Confetti, to the Anglophone, means little pieces of colored paper thrown up in the air on festive occasions. In Italian, though, confetti are sugar-coated nuts (usually almonds) of different colors that are given on special days like weddings or anniversaries. Green represents engagement, white marriage, blue or pink for baptism, red for birthdays or graduations, and various other colors for wedding anniversaries.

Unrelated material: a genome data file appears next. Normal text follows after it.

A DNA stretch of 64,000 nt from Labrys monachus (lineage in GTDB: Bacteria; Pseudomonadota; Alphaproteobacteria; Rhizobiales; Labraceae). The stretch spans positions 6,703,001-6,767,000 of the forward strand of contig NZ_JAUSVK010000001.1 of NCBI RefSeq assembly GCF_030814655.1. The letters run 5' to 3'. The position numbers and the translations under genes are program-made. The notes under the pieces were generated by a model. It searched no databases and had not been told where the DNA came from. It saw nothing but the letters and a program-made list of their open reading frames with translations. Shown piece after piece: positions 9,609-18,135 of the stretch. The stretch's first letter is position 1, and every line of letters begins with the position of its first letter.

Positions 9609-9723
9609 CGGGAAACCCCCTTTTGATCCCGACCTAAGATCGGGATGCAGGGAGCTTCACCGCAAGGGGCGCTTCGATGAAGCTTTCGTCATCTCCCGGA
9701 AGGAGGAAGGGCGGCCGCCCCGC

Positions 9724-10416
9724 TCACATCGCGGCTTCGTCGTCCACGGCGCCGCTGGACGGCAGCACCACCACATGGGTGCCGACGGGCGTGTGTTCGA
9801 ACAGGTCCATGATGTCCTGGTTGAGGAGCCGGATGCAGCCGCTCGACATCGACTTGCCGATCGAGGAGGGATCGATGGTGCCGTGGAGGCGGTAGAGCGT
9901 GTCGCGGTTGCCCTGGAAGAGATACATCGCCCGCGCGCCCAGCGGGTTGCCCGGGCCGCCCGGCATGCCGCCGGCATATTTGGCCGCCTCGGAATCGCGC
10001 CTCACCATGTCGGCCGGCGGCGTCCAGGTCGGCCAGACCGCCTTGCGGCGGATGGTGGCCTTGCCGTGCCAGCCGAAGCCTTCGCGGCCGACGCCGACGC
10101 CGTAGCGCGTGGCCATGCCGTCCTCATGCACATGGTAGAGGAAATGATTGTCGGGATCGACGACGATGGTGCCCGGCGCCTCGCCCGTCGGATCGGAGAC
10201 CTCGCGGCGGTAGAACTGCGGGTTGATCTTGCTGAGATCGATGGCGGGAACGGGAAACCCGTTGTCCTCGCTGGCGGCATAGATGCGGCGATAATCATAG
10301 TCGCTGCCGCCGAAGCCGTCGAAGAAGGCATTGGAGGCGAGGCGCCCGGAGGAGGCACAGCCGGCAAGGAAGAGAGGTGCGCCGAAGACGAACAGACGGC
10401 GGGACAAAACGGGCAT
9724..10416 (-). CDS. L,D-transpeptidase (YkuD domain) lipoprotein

Like many articles of food pleasure (e.g. coffee and sugar), confetti were originally made by apothecaries, the coating made with successive layers of syrups of sugar mixed with tinctures of various plants. Later they were offered at the end of banquets as digestive aids, then simply as a sort of medieval party favor. The tradition was extended to other occasions, whence the modern Italian use. There is some suggestion (see for example Gillian Riley’s entry on confetti in The Oxford Companion to Italian Food) that the practice of using seeds on certain occasions is a pre-Christian symbol for that anthropological catch-all , fertility. In Italian the word for the discs of paper thrown at parties (especially Carnevale) is coriandolo, perhaps reflecting the fact that instead of almonds coriander seeds were once used as the “surprise” in the middle of the sugar-coating. ZNTags: Confectionery